We’re all gonna die.
It’s a sobering thought, but we cling to the hope it’ll be relatively painless and perhaps even dignified.
But what if it isn’t?
What happens if you end up like one of those Pan Am passengers in the 1988 Lockerbie Bombing perched atop a Scottish roof still strapped into a seat after a 30,000-foot freefall?
Or how about that guy in Brisbane who swallowed a backyard gecko for a dare? Man, that did not turn out well. His body reacted to the bacteria in the lizard’s gut, went septic, swelled up and caused an excruciating checkout, an exit so god-awful that even his balls were the size of grapefruits. I wouldn’t even wish that on Billy Ray Cyrus.
In the movies we’ve long been treated to absurd deaths, such as the teary downfall of chief scumbag Manny Fraker in the world-class Death Wish 3. Bronson makes sure he’ll no longer be bothering the neighbors by firing a rocket launcher at him from six feet away, a fearsome blast that sends the former gang leader out the window and smeared onto the street for rubberneckers to gawp at.
Aah, God bless the heartwarming subtleties of cinema.
Can’t say I’m a big Bond fan.
It had its place, but any franchise that staggers on for more than six decades has gotta be stretching things, you know? Much like the Carry On stuff, I enjoy a twenty-minute burst on TV here and there but don’t feel any need to keep watching. I think the moment I really turned away was during one of the latter-day flicks in which Judi Dench called Bond a ‘misogynist dinosaur’. Fucking hell, if a fantasy figure like 007 is getting slapped down for having a good time, then movie-making really is in bad shape. How long before Bond becomes monogamous and eschews violence in a bid to shake off all that toxic masculinity? Indeed, I wouldn’t be surprised if he gets turned into a Muslim and given a mission to protect the world’s mosques from custard pie throwers.
Anyhow, back to the days when Bond still amused me. Live and Let Die was Roger Moore’s debut and is best remembered as the one with the voodoo and all the blacks. A black Bond Girl, a black villain, numerous black settings (such as Harlem and the Caribbean) and basically more blacks than you could shake a stick at. A fair few people see it as racist now because it has a plethora of drug-dealers, ghetto stereotypes and generally unsavory types. Where are all the ‘good’ blacks? They cry.
The Bond movies have always perched near the top of the commercial tree and for the franchise to feature a black-heavy cast was an enormous step forward in terms of visibility and acceptance for the brothers. I don’t see how it can be interpreted any other way. Live and Let Die represented an overdue barrier snapping, even if it is some distance from the much better Spy Who Loved Me. Still, it has good moments, such as the non-Adele title song, the lengthy speedboat chase, a pincers-wielding henchman, and Bond annoying PETA by running across the backs of those alligators.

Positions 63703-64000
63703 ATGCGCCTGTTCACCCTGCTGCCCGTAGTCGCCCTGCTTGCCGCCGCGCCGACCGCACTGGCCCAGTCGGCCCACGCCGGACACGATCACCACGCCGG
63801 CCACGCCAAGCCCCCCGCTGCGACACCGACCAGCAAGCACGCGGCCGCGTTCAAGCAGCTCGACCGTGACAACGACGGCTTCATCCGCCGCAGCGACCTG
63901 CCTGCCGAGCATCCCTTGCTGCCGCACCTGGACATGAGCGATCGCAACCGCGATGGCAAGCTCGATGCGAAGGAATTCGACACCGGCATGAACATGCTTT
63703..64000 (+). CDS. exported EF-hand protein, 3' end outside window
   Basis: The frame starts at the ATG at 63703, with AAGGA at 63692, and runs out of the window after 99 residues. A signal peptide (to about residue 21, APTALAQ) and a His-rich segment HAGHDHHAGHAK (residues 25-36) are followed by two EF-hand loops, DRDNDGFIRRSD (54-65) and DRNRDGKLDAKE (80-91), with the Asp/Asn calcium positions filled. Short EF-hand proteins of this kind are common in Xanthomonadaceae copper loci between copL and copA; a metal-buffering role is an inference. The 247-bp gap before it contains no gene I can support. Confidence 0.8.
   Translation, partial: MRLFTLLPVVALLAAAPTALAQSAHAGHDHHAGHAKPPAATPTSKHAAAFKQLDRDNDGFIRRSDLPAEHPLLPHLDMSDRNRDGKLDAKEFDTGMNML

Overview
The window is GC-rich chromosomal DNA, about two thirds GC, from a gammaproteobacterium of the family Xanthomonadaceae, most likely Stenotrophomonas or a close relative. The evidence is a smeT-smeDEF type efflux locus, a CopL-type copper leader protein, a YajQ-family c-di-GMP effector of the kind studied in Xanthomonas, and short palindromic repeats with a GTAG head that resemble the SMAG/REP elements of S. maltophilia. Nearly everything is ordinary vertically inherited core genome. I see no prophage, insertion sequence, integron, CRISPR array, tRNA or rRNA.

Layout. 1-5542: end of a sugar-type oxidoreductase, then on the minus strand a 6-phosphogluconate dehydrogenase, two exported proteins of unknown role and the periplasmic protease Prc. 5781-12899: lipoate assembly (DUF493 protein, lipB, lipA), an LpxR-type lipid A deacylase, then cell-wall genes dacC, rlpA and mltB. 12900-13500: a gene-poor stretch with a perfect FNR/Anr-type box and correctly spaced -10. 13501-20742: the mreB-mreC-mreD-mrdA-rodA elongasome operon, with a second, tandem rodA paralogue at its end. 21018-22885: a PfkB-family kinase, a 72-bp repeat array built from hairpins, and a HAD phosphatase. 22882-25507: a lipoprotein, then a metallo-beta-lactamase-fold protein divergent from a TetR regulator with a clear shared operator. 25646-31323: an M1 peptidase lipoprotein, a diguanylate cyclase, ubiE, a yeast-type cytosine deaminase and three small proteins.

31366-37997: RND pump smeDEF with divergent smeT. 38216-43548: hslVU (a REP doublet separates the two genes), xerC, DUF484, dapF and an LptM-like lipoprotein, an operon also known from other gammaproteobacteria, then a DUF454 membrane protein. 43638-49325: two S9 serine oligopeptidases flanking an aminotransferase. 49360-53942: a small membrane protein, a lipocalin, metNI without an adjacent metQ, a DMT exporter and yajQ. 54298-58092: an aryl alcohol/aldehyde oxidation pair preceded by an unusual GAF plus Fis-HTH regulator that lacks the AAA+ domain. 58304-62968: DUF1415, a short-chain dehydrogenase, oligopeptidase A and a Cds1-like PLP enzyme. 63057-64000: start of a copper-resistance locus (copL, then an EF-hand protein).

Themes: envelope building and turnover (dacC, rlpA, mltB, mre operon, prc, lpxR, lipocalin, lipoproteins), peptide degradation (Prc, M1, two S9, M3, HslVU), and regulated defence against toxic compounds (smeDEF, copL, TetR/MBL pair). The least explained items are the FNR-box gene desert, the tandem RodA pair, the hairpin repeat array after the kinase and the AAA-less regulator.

I don’t think Die ever catches fire, though, a deficiency emphasized by its daft final scene in which Dr. Kananga (Yaphet Kotto) meets his maker after displaying the usual lackadaisical, overcomplicated attempt to dispatch Bond. This time round he winches Bond and Solitaire (Jane Seymour) over an underground pool and tries to feed them to a shark but Bond manages to escape with the aid of a super cool buzz saw watch. He gets back onto dry land and has an unconvincing tussle with the knife-wielding Kananga, resulting in the pair tumbling into the water. Kananga, for some reason, feels it’s necessary to not only allow Bond to put a compressed gas pellet in his mouth but to swallow it as well, even though it’s about three inches long. And so he surges upward accompanied by a wet farting noise before thumping into the cavern’s roof in a bloodless, offal-free explosion. A shame, as I would’ve quite liked to see the dull Jane Seymour smacked in the face by a length of intestines.
Cue Bond to look rakish, brush himself down and deliver the requisite one-liner: “Take that, you fucker.”
Oh, all right, it was something witier.
Horizontal dancing twelve meters up
Australia produced hardly any horror flicks in the 1970s, but at least it took a shot at its first vampire movie in 1979. Pity Thirst is such a toothless, anemic effort. It’s built on an interesting idea that manages to link one of history’s alleged great bitches (Elizabeth Bathory) to a clinical take on vampirism, complete with ‘blood farms’ and the worldwide distribution of disease-free blood. There’s also the notion that conditioning can play a big part in bloodsucking, an approach that brings to mind the psychological aspect of Romero’s vastly superior Martin.
Ultimately, Thirst is too slow and nonsensical to be recommended, but at least it boasts a memorably silly death in its final half an hour. One of the bad guys decides to hang onto the landing gear of a departing helicopter (does that kind of shit ever go well in the movies?) and manages to get shaken off over high-tension power lines. He crash-lands on the wires and does a terrific little jig, the weight of his sizzling, thrashing corpse eventually causing them to snap. He bangs into the ground and we get a pleasing close-up of his blackened face.
Before 1979’s Prophecy, I don’t think I’d ever seen a flick in which the main character is so irrelevant that he or she could be fished out without making any difference to the storyline.
However, this cheesy, quite mad slice of eco-horror starring Rocky’s missus, Talia Shire, manages just that. Her pregnancy, fear of birth defects and abortion dilemma are introduced and… don’t influence events in the slightest. The poor lamb has to console herself by occasionally playing the cello in the background while waiting for Rocky II to get things back on track.